\end{pmatrix}.

\]

It is relatively straightforward to find the number of permutations of \(n\) elements, i.e., to determine cardinality of the set \(\mathcal{S}_{n}\). To construct an arbitrary permutation of \(n\) elements, we can proceed as follows: First, choose an integer \(i \in \{1, \ldots, n\}\) to put into the first position. Clearly, we have exactly \(n\) possible choices. Next, choose the element to go in the second position. Since we have already chosen one element from the set \(\{1, \ldots, n\}\), there are now exactly \(n - 1\) remaining choices. Proceeding in this way, we have \(n - 2\) choices when choosing the third element from the set \(\{1, \ldots, n\}\), then \(n - 3\) choices when choosing the fourth element, and so on until we are left with exactly one choice for the \(n^{\rm th}\) element. This proves the following theorem.

Theorem 8.1.4

*The number of elements in the symmetric group* \(\mathcal{S}_{n}\) *is given by*

\[

|\mathcal{S}_{n}| = n\cdot(n-1)\cdot(n-2)\cdot\,\cdots\,\cdot 3\cdot 2\cdot 1

= n!

\]

We conclude this section with several examples, including a complete description of the one permutation in \(\mathcal{S}_{1}\), the two permutations in \(\mathcal{S}_{2}\), and the six permutations in \(\mathcal{S}_{3}\). For your own practice, you should (patiently) attempt to list the \(4! = 24\) permutations in \(\mathcal{S}_{4}\).

Example \(\PageIndex{5}\):

- Given any positive integer \(n \in \mathbb{Z}_{+}\), the identity function \(\mbox{id}:\{1, \ldots, n\} \longrightarrow \{1, \ldots, n\}\) given by \(\mbox{id}(i) = i\), \(\forall \ i \in \{1, \ldots, n\}\), is a permutation in \(\mathcal{S}_{n}\). This function can be thought of as the trivial reordering that does not change the order at all, and so we call it the
**trivial**or**identity**permutation. - If \(n = 1\), then, by Theorem 8.1.4, \(|\mathcal{S}_{n}| =1! = 1\). Thus, \(\mathcal{S}_{1}\) contains only the identity permutation.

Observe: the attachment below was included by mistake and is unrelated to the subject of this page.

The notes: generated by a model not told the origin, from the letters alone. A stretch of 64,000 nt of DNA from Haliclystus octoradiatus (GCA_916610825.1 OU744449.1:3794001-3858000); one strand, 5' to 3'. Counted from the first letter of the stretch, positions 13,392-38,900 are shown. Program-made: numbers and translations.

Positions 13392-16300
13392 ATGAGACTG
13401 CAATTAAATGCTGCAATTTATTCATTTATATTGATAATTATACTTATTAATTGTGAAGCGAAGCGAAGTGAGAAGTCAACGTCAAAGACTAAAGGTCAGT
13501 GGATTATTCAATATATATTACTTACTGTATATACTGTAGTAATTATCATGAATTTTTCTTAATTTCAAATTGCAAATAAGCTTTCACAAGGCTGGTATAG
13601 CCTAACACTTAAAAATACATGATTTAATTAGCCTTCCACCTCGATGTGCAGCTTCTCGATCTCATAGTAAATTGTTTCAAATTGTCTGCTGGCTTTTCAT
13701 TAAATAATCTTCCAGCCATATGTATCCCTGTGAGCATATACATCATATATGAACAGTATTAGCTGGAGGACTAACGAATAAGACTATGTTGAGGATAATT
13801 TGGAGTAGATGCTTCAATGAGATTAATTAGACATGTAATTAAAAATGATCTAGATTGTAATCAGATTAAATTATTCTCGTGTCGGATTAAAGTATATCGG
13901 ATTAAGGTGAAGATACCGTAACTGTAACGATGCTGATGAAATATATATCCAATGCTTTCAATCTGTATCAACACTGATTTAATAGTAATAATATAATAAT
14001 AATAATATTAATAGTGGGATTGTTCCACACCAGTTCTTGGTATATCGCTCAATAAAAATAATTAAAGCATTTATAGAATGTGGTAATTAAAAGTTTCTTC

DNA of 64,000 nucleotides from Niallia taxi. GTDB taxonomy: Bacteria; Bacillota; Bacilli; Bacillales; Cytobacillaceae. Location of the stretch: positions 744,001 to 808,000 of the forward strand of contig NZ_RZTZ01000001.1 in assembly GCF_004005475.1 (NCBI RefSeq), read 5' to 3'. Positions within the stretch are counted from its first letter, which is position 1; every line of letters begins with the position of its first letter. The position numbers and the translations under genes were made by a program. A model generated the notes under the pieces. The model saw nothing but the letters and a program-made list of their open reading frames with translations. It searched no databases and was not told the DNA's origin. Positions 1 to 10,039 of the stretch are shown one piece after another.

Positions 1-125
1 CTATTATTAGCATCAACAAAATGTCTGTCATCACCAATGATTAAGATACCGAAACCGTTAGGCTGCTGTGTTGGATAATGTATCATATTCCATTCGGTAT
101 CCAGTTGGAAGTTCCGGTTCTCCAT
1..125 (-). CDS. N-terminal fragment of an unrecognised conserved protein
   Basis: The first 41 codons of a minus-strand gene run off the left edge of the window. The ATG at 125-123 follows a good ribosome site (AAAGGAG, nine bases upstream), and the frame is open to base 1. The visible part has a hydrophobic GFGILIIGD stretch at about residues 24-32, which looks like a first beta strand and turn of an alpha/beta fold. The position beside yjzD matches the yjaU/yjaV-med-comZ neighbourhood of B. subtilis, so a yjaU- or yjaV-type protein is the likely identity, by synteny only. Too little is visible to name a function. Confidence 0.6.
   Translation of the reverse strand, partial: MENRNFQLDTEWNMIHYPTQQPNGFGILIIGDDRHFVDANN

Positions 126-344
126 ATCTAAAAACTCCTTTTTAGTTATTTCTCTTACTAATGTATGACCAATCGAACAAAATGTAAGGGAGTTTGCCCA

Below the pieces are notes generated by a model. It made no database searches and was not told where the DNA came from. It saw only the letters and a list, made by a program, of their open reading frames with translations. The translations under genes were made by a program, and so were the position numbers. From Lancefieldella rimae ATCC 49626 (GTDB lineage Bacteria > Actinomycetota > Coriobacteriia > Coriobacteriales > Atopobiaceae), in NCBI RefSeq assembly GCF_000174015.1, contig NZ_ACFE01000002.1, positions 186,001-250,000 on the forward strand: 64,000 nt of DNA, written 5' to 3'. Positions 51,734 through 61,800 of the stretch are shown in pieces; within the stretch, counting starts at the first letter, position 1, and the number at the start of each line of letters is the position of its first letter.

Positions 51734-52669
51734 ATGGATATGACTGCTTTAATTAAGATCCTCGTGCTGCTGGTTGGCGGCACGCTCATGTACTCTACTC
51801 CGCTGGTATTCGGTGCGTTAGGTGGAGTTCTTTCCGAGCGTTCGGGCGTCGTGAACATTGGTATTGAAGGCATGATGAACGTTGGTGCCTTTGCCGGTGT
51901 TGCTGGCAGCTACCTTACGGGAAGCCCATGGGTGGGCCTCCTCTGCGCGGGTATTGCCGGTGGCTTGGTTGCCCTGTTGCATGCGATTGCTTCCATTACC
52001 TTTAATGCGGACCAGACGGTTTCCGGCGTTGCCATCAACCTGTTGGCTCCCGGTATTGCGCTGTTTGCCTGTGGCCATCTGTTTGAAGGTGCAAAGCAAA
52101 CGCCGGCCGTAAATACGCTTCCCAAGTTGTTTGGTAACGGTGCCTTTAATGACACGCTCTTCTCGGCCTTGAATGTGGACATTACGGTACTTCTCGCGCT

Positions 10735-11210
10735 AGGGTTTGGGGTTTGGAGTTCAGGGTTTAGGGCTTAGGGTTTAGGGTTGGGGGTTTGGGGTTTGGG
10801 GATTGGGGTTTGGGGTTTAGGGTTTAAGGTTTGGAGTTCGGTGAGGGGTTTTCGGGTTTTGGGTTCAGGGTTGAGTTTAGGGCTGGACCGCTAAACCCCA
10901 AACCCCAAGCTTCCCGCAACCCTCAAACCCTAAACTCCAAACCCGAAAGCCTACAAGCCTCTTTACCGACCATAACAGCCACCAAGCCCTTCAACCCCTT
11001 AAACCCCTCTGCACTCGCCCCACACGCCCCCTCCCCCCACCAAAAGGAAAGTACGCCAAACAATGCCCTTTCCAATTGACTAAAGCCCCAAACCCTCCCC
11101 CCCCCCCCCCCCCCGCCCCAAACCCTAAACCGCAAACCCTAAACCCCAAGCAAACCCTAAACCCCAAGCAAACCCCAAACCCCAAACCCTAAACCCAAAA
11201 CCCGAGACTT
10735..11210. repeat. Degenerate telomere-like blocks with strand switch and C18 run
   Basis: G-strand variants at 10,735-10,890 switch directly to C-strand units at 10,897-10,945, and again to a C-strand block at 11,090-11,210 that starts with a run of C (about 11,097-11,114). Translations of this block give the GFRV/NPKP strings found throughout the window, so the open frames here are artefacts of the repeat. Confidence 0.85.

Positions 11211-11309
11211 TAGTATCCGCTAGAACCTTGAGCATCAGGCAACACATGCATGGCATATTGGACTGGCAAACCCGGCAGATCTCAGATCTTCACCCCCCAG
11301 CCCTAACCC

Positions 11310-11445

- If \(n = 2\), then, by Theorem 8.1.4, \(|\mathcal{S}_{n}| = 2! = 2 \cdot 1 = 2\). Thus, there is only one non-trivial permutation \(\pi\) in \(\mathcal{S}_{2}\), namely the transformation interchanging the first and the second elements in a list. As a function, \(\pi(1) = 2\) and \(\pi(2) = 1\), and, in two-line notation,

\[

\pi

=

\begin{pmatrix}

1 & 2 \\

\pi_{1} & \pi_{2}

\end{pmatrix}

=

\begin{pmatrix}

1 & 2 \\

2 & 1

\end{pmatrix}.

\]

4. If \(n = 3\), then, by Theorem 8.1.4, \(|\mathcal{S}_{n}| = 3! = 3 \cdot 2 \cdot 1 = 6\). Thus, there are five non-trivial permutation in \(\mathcal{S}_{3}\).

Using two-line notation, we have that

\[

\mathcal{S}_{3}

=

\left\{

\begin{pmatrix} 1 & 2 & 3 \\ 1 & 2 & 3 \end{pmatrix},

\begin{pmatrix} 1 & 2 & 3 \\ 1 & 3 & 2 \end{pmatrix},

\begin{pmatrix} 1 & 2 & 3 \\ 2 & 1 & 3 \end{pmatrix},

\begin{pmatrix} 1 & 2 & 3 \\ 2 & 3 & 1 \end{pmatrix},

\begin{pmatrix} 1 & 2 & 3 \\ 3 & 1 & 2 \end{pmatrix},

\begin{pmatrix} 1 & 2 & 3 \\ 3 & 2 & 1 \end{pmatrix}

\right\}

\]

Keep in mind the fact that each element in \(\mathcal{S}_{3}\) is simultaneously both a function and a reordering operation. E.g., the permutation

\[

\pi

=

\begin{pmatrix}

1 & 2 & 3 \\

\pi_{1} & \pi_{2} & \pi_{3}

\end{pmatrix}

=

\begin{pmatrix}1 & 2 & 3\\ 2 & 3 & 1\end{pmatrix}

\]

can be read as defining the reordering that, with respect to the original list, places the second element in the first position, the third element in the second position, and the first element in the third position. This permutation could equally well have been identified by describing its action on the (ordered) list of letters \(a,b,c\). In other words,

\[

\begin{pmatrix} 1 & 2 & 3 \\ 2 & 3 & 1 \end{pmatrix}

=

\begin{pmatrix} a & b & c \\ b & c & a \end{pmatrix},

\]

regardless of what the letters \(a, b, c\) might happen to represent.

## Composition of Permutations

Let \(n \in \mathbb{Z}_{+}\) be a positive integer and \(\pi,\sigma \in \mathcal{S}_{n}\) be permutations. Then, since \(\pi\) and \(\sigma\) are both functions from the set \(\{1,\ldots, n\}\) to itself, we can compose them to obtain a new function \(\pi \circ \sigma\) (read as ``pi after sigma'') that takes on the values

\[

(\pi \circ \sigma)(1) = \pi(\sigma(1)), \quad

(\pi \circ \sigma)(2) = \pi(\sigma(2)), \quad

\ldots \quad

(\pi \circ \sigma)(n) = \pi(\sigma(n)).

\]

In two-line notation, we can write \(\pi \circ \sigma\) as

\[

\begin{pmatrix}

1 & 2 & \cdots & n \\

\pi(\sigma(1)) & \pi(\sigma(2)) & \cdots & \pi(\sigma(n))